Disappointment like broccoli ice cream (my not-so-triumphant return to raiding)

(I started writing this first thing Wednesday morning, but it would be lame to just speculate on why we sucked without a log, so I figured I’d wait to finish up until the log was posted.)

The Phailraid

I was so psyched to return to raiding after 3 weeks off, but our ICC-10 run did not go well last night.  We wiped on Marrowgar for 2 hours before calling it.

3 weeks ago, before I had to take time off for family visits, I participated in our first Marrowgar kill. Woot!  Shortly thereafter, the guild killed Lady Stinker and went on to complete the first wing.  YAY!  Another notable accomplishment during that time was killing Marrowgar without a pally healer (with 2 tanks taking roughly equal damage, bacon of light is incredibly useful.  Yes it is called “bacon” nom nom nom).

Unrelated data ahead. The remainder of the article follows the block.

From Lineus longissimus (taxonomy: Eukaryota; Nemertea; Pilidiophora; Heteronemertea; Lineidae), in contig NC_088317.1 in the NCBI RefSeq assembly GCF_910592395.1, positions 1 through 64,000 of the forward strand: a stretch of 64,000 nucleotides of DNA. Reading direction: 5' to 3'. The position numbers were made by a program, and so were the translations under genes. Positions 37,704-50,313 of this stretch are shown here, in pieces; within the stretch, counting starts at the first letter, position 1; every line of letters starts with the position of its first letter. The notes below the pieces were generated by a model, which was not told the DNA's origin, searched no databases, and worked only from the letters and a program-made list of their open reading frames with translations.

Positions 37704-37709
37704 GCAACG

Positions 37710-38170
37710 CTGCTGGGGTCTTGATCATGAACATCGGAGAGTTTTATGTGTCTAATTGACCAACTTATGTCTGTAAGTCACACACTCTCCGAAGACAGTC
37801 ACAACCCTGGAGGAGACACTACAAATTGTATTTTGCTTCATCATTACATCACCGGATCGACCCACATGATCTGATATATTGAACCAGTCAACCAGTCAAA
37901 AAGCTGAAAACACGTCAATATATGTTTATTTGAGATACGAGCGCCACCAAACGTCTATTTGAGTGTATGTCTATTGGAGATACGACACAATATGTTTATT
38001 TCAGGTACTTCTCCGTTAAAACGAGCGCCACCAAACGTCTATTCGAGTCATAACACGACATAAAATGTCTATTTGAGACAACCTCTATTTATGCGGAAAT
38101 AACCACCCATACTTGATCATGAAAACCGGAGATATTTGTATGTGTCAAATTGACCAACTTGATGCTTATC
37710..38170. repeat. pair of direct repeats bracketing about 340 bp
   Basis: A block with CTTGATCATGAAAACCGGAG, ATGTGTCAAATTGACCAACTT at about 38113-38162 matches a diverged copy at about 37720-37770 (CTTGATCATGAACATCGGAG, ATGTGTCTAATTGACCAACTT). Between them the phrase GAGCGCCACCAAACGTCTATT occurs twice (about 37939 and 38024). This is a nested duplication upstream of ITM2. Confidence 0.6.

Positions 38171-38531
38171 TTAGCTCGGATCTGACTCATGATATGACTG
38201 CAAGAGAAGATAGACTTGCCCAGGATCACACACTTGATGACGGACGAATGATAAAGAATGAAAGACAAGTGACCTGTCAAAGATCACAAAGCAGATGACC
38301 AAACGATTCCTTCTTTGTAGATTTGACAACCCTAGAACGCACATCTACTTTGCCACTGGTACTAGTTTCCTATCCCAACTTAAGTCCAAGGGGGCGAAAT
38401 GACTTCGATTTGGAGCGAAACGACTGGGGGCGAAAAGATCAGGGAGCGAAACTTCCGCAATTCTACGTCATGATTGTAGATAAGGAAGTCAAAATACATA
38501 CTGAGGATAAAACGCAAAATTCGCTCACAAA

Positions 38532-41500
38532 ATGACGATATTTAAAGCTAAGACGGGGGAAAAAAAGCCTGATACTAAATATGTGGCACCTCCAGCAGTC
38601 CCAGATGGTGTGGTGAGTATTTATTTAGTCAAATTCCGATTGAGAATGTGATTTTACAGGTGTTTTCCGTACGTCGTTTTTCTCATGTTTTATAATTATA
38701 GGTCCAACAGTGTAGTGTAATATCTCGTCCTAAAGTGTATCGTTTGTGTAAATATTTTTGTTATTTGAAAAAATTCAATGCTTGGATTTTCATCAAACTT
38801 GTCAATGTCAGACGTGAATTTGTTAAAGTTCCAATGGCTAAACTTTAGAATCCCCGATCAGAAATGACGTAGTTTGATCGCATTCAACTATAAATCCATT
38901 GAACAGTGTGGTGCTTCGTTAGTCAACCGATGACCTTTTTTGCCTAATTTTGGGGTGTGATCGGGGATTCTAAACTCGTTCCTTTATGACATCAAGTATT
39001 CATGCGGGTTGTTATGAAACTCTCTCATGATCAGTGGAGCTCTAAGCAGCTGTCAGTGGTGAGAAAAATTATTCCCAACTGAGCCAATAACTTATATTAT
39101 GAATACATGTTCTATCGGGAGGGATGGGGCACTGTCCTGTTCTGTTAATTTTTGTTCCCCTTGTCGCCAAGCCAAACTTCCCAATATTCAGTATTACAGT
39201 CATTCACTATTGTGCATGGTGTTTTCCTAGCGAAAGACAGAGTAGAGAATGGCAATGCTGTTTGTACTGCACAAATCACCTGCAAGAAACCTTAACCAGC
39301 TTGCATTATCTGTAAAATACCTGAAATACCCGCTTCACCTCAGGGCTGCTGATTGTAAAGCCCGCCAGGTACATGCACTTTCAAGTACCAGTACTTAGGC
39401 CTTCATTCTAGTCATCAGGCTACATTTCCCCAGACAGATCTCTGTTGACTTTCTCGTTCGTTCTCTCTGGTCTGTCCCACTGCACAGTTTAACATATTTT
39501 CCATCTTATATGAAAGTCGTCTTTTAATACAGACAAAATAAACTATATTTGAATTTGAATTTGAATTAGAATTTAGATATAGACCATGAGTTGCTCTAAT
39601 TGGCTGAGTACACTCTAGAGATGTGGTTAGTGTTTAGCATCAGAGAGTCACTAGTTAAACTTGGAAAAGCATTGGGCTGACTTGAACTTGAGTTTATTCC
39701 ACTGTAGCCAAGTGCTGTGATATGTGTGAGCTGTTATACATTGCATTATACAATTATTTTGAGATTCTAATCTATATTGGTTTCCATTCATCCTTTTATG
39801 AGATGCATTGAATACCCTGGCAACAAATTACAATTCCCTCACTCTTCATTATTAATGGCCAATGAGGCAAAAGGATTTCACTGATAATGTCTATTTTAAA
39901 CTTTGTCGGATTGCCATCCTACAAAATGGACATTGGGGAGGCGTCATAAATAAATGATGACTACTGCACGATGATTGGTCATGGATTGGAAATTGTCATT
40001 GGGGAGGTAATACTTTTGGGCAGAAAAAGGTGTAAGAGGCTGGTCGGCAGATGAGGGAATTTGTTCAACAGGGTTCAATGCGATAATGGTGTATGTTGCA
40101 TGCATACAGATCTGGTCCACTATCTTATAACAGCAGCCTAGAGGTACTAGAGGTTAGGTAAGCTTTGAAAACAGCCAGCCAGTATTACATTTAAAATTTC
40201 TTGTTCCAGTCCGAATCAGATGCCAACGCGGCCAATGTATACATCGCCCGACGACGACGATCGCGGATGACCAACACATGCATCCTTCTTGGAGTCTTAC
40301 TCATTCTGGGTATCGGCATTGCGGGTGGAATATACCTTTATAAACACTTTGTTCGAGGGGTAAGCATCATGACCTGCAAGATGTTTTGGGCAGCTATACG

Last night we had no pally healer and one of our healers was an alt due to some unforeseen RL events for our scheduled healer.  I wish I could blame the DPS, but really, it seemed like the tanks were taking damage faster than the healers could keep up, so it was healer fail.  I wish I could say that I was the shining example of awesome, and that the other two healers were fail, but that wasn’t the case.  We were all “off”, and me shaking off the rust didn’t help.

The other group downed the entire wing. I wish I could say that they were the “A group” and we were the “B group,” but that isn’t the case.  I have no freakin clue why they succeeded where we failed.  They’re just dirty cheaters, obviously.

After the epic fail raid, I tried to cheer myself up by trying to get that scorpion trinket again. It didn’t drop, of course, and right about then, the achievement spam came across my screen as the other ICC-10 group finished the wing.  A fitting end to a craptastic evening.

Post-Log Analysis

Haha… FOOLED YOU.  I held off posting this until the raid leader had posted the log.  Except his computer ate the log!  I wish that I had run a log myself.